The Securities and Exchange Commission is considering giving insurers a broad exemption from the Volcker Rule—the section of the Dodd-Frank Wall Street Reform and Consumer Protection Act that restricts financial institutions from engaging in certain kinds of speculative investing.
The rule is scheduled to be implemented on July 21.
During a House Appropriations Committee subcommittee hearing on March 7, SEC Chairman Mary Schapiro said the agency is considering exempting insurer activity in covered funds as well as investments in their general account from the Volcker rule.
Rep. Rodney Alexander, R-La., says the current proposal for implementing the Volcker Rule does not capture the intent of Congress—which is to exempt insurance companies from the ban on investments in private-equity deals.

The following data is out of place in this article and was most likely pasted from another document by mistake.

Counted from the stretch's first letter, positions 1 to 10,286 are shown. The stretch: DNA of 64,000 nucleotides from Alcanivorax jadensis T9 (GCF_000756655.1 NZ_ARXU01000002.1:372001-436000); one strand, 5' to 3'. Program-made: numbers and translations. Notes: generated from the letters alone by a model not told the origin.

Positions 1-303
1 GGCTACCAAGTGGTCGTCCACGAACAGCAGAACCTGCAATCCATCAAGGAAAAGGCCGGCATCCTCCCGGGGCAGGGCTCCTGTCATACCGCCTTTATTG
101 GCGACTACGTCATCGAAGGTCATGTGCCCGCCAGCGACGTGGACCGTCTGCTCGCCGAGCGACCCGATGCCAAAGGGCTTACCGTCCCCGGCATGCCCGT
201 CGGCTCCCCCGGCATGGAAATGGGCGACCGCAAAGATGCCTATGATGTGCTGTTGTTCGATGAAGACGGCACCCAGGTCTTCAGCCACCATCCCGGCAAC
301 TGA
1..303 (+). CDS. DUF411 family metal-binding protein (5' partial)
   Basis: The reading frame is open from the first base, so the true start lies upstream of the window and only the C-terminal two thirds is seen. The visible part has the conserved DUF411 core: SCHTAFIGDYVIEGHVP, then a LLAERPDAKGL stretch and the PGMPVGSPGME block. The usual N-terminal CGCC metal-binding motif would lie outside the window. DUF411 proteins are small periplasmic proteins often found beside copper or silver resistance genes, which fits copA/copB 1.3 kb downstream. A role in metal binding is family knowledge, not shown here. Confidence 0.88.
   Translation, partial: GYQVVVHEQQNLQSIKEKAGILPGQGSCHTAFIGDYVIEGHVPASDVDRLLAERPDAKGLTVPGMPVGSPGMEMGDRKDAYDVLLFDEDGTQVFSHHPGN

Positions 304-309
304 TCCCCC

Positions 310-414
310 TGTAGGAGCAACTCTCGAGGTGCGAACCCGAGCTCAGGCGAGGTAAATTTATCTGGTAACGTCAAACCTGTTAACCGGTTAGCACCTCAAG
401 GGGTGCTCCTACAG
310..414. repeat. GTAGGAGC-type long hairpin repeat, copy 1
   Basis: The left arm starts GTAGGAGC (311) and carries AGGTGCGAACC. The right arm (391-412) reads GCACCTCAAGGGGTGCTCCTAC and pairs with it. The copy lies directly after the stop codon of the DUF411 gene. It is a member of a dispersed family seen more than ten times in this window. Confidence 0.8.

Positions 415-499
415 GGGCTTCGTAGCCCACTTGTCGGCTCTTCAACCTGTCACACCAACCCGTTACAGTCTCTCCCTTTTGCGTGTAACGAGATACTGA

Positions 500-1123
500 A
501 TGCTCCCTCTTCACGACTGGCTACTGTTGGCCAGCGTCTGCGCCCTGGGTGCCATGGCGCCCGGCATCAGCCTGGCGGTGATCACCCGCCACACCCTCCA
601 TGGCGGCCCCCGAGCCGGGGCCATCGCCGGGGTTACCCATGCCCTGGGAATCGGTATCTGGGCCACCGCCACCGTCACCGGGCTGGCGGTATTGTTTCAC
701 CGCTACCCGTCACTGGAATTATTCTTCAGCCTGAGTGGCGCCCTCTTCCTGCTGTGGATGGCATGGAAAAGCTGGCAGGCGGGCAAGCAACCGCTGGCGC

“Cutting off that ability to insurance companies would impact the ability of [my] constituents to guarantee for uncertainties of life,” he says, adding that the result of the Volcker rule, without the exemption, would be to make retirement and Long-Term Care insurance more costly by limiting insurers’ ability to invest in covered funds.
In response, Schapiro says the Volcker Rule, as currently scheduled to be implemented, does not allow for investment in covered funds by insurance-company general accounts: “This is a really important issue, and we are reviewing the comment letters and meeting with insurers. We are looking at whether there can be flexibility on this point.”